Goodwin, D. and Davidson, N.
The role of the horse in Europe. Editorial.
Equine Veterinary Journal. Supplement, 28, (5)
The horse has a unique place in European society. Historically, it has played a major part in shaping political and agricultural advances. Today, the horse has diverse roles ranging from
the companion and leisure horse, to the sporting athlete. The horse continues to work on the land in many European countries, it serves in the police and the armed forces, and in some regions is a source of food. This has resulted in a vast range of horse-human interactions and relationships. Despite the long association between man and the horse we still have a
great deal to learn about their behaviour and the constraints that domestication has placed on them. The WATHAM Symposium on “The Role of the Horse in Europe”, organized in association with the Anthrozoology Institute at the University of Southampton, brought together researchers involved in the student of equine behaviour management and horsehuman
interactions to present some of their recent work and to identify fruitful areas for future research. In addition to the main programme papers, the Symposium also featured a series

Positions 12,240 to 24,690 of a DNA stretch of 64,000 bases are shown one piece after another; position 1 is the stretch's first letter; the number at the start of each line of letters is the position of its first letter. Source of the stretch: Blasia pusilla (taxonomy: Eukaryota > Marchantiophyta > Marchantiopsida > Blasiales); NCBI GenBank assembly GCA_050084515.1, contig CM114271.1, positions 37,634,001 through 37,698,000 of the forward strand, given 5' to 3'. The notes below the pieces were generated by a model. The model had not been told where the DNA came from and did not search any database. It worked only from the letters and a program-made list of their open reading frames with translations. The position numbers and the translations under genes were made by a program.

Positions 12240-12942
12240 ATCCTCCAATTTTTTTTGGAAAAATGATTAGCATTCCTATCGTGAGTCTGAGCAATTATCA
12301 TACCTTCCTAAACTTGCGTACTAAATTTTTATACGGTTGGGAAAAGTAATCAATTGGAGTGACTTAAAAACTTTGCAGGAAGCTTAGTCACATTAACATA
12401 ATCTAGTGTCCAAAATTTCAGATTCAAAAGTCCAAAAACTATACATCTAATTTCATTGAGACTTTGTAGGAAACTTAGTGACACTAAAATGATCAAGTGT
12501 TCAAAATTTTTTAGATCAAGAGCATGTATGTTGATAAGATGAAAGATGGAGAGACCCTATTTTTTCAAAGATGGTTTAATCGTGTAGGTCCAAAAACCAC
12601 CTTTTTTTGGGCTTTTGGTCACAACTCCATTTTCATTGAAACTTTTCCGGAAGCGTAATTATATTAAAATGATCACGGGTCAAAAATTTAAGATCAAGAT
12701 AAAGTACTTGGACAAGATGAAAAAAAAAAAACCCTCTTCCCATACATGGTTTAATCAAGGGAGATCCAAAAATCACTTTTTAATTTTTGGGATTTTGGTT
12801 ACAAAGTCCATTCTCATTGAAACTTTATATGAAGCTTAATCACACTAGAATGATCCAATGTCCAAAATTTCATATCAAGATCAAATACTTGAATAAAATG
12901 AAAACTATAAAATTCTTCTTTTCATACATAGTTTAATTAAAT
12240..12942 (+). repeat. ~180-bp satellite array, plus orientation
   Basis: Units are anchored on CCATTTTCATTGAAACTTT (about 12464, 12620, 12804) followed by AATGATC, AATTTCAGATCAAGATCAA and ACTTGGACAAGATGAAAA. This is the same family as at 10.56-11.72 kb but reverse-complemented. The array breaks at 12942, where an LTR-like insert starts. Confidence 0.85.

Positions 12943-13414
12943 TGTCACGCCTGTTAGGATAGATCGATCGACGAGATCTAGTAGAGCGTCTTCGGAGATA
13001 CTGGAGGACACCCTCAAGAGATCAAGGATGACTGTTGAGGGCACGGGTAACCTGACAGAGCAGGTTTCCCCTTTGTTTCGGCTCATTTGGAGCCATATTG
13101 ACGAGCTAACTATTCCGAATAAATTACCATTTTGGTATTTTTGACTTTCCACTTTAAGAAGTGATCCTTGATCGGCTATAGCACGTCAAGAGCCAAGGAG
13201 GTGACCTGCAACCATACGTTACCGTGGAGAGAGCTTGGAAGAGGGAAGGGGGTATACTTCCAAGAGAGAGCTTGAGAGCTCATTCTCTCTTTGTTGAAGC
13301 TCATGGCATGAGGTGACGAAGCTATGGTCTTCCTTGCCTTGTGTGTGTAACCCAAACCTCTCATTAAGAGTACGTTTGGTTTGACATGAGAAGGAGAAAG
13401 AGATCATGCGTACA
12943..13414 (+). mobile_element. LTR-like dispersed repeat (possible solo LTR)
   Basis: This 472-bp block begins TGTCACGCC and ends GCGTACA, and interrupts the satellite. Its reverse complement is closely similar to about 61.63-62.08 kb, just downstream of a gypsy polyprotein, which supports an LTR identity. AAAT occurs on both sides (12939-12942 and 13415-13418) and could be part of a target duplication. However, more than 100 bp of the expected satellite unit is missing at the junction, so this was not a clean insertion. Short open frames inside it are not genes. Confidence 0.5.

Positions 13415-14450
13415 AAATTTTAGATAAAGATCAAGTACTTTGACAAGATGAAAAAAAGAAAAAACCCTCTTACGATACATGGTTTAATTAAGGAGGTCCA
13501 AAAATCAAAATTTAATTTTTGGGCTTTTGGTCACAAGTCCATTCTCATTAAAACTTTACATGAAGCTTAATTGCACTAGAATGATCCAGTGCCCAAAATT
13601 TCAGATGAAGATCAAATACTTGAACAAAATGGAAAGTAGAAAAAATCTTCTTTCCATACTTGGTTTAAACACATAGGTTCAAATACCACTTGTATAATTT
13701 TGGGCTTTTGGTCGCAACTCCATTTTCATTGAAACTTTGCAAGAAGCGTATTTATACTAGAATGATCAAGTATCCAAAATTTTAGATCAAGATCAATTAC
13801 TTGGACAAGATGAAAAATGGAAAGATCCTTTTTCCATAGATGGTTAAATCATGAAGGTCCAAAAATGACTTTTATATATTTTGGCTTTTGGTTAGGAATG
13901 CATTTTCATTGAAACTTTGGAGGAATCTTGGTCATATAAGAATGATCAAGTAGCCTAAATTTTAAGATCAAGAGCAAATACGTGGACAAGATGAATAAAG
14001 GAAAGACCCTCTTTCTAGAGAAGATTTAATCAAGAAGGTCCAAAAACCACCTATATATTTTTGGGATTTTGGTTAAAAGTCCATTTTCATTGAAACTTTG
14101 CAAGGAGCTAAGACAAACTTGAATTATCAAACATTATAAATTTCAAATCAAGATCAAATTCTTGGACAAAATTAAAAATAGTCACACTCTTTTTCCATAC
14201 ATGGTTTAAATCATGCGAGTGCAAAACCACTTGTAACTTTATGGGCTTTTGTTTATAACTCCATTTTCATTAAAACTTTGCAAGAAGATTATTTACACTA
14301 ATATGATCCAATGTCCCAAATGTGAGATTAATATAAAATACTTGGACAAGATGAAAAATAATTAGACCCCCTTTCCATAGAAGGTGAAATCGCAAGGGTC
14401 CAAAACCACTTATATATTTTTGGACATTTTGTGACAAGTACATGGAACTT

of poster presentations on a range of topics including the evolution and domestication of horses; their husbandry, behaviour and welfare; and the role of the horse in modern society. The horse industry, and indeed, equine research, appears to be very fragmented by both discipline and country; and European collaboration provides a greater research potential than exists within countries or disciplines. The WALTHAM Symposium was successful, not only in highlighting common areas of interest, but also in revealing gaps in our knowledge where the paucity of information stands a barrier to the advancement of the equine industry, as a whole, across Europe.
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